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My wife and I were planning a trip to Idaho last summer.We were just planning on panning and sluicing with our new top runner sluice.Anyway,we contacted the state dept of water quality who issues the permitting for the state of Idaho[if Iremember correctly]and was informed that not only did we both need a permit just to pan but we needed to come to their office and show them on a  map where we would be at so they could come and check on us.Needless to say Idaho did not recieve any of our tourist dollars in their coffers.This brings me to another problem in another state.we all need to start calling the tourism officials in the state of Oregon which are all available on the internet by going to oregon tourism and letting them know our tourist dollars will not be spent in their state.There is more than one way to skin a cat and its time we started ripping some hide by thinking outside the box and employing some major clout in these states that value their tourism dollars.It's worth a shot and if we get the word out and everybody starts calling and threatening to spend their money elsewhere;it just might be the ticket we need to turn things around. We don't know till we try.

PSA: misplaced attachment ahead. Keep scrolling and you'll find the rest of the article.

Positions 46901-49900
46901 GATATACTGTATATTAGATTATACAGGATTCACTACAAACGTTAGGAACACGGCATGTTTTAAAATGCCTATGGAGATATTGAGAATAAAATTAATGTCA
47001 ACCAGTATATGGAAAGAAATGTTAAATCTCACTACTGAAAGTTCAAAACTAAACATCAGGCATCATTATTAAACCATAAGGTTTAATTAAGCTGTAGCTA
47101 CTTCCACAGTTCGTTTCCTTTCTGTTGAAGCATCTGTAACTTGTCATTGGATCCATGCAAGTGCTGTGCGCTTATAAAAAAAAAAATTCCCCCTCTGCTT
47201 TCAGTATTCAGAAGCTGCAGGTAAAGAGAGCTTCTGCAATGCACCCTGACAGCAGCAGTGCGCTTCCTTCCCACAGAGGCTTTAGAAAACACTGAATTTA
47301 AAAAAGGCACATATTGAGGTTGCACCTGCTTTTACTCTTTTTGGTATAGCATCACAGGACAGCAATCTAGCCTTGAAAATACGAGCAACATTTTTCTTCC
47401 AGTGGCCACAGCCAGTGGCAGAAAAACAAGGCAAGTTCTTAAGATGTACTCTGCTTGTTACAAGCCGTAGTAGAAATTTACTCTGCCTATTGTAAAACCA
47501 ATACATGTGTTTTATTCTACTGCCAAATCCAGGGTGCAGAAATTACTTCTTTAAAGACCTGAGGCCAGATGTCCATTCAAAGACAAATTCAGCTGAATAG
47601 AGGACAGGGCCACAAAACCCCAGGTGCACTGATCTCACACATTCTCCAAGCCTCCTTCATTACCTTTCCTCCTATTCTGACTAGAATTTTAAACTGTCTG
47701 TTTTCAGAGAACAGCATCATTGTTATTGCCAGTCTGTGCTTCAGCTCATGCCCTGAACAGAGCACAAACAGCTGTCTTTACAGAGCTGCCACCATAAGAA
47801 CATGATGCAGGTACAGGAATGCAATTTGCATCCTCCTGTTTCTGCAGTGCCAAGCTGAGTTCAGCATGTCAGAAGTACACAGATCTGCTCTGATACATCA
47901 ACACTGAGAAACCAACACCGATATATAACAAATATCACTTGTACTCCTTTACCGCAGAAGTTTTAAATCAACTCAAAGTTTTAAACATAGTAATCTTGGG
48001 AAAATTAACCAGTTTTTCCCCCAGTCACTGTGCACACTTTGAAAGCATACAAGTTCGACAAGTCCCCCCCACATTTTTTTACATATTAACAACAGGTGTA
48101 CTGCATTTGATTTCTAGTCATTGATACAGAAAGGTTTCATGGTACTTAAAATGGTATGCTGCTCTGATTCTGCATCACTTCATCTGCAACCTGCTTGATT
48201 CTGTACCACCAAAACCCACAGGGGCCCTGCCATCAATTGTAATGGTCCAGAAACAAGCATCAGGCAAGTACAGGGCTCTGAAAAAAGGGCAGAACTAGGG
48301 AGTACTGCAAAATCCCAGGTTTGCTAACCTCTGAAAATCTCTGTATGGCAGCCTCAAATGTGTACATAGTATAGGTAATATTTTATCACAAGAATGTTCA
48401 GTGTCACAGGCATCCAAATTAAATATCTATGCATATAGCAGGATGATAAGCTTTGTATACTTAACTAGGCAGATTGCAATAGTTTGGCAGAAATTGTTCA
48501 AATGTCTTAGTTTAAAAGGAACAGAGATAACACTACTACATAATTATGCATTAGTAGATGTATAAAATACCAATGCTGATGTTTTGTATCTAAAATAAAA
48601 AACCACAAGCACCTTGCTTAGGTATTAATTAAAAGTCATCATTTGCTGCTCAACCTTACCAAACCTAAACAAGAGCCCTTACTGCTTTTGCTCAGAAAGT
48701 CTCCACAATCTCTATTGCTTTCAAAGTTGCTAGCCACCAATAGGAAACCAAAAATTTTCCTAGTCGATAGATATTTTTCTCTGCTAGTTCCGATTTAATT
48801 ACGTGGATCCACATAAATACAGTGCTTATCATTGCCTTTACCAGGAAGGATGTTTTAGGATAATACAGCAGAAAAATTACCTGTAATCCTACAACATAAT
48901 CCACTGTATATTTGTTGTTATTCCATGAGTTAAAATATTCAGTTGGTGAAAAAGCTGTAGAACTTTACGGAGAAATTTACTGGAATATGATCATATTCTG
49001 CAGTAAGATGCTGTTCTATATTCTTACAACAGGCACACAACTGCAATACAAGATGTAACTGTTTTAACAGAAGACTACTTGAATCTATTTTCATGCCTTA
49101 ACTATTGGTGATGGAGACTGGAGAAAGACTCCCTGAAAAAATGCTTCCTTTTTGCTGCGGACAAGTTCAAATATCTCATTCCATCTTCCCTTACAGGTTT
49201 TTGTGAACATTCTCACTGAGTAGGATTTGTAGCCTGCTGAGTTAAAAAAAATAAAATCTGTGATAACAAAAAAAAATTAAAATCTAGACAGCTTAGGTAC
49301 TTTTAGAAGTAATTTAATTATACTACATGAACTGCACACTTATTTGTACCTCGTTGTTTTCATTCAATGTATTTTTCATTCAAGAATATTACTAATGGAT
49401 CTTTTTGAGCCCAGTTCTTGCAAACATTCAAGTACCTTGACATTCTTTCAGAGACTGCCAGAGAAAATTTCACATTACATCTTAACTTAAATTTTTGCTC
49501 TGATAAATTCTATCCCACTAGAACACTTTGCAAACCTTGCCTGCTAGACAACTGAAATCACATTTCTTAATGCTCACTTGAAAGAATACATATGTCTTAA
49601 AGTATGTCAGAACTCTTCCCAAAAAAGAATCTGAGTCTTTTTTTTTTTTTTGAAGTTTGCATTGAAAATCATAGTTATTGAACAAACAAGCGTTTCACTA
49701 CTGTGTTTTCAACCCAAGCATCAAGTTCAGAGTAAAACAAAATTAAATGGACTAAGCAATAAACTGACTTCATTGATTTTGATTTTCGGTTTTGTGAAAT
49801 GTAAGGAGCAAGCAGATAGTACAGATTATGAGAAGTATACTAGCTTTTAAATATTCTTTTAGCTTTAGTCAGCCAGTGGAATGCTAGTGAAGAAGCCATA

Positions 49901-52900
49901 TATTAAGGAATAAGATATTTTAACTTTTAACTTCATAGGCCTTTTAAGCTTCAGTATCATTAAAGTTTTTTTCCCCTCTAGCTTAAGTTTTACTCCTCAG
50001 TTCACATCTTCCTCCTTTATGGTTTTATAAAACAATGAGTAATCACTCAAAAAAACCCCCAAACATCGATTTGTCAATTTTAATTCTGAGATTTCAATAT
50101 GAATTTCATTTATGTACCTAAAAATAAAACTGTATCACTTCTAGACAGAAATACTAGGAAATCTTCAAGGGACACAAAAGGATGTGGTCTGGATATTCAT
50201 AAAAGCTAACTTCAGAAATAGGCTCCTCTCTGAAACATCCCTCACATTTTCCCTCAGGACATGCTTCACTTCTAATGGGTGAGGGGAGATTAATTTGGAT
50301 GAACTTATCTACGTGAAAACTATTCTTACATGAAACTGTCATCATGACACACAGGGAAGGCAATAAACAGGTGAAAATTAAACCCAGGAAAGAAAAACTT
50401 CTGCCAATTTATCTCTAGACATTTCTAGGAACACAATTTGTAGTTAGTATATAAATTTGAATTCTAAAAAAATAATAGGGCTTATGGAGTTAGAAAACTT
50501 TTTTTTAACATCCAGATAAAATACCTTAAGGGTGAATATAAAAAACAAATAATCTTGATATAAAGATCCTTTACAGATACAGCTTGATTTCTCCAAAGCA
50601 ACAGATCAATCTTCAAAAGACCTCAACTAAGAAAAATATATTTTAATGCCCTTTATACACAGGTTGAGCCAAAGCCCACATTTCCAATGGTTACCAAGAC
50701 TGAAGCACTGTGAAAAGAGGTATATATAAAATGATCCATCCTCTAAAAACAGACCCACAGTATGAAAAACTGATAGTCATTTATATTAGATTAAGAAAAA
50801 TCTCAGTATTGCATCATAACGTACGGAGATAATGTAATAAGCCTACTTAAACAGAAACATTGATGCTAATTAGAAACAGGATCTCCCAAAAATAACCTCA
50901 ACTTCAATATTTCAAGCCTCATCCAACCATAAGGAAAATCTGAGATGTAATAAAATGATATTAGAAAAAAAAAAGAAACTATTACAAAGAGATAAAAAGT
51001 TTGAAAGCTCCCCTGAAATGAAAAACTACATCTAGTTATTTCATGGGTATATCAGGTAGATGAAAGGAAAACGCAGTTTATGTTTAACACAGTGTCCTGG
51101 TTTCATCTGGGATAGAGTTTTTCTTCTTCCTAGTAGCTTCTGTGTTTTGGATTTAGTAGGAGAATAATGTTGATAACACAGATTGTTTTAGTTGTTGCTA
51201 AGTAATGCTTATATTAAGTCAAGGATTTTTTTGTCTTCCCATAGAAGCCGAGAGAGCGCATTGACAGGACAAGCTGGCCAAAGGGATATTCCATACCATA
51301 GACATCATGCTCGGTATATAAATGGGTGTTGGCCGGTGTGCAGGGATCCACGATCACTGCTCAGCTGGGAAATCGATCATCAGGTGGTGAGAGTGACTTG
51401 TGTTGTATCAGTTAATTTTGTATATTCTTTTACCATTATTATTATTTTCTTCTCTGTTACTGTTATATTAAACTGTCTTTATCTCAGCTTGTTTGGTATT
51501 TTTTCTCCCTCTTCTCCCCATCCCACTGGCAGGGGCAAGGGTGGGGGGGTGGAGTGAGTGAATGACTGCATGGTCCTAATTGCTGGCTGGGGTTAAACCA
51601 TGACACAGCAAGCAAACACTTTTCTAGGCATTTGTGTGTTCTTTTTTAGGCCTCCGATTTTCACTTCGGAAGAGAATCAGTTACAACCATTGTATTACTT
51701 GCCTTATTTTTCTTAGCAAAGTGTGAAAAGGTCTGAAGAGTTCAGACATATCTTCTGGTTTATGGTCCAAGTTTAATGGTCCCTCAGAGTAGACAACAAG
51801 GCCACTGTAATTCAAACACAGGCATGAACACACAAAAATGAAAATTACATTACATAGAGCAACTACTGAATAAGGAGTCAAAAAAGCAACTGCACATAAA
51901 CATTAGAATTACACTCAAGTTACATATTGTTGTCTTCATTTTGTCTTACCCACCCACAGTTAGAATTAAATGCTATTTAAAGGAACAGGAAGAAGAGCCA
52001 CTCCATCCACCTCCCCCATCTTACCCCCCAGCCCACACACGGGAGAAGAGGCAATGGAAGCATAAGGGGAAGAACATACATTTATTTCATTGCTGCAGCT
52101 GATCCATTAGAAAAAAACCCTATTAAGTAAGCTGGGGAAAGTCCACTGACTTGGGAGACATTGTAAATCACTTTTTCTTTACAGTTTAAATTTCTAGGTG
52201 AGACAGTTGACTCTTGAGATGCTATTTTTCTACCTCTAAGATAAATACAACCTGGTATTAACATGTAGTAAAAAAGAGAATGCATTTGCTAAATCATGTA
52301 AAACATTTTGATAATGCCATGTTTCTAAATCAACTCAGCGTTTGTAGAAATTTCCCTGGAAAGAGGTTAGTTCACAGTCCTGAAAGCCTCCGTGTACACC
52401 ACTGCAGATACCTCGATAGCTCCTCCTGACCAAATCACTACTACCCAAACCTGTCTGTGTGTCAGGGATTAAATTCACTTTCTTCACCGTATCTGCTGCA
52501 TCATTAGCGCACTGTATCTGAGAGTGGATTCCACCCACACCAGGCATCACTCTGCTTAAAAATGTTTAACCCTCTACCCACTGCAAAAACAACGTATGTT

Ronald C likes this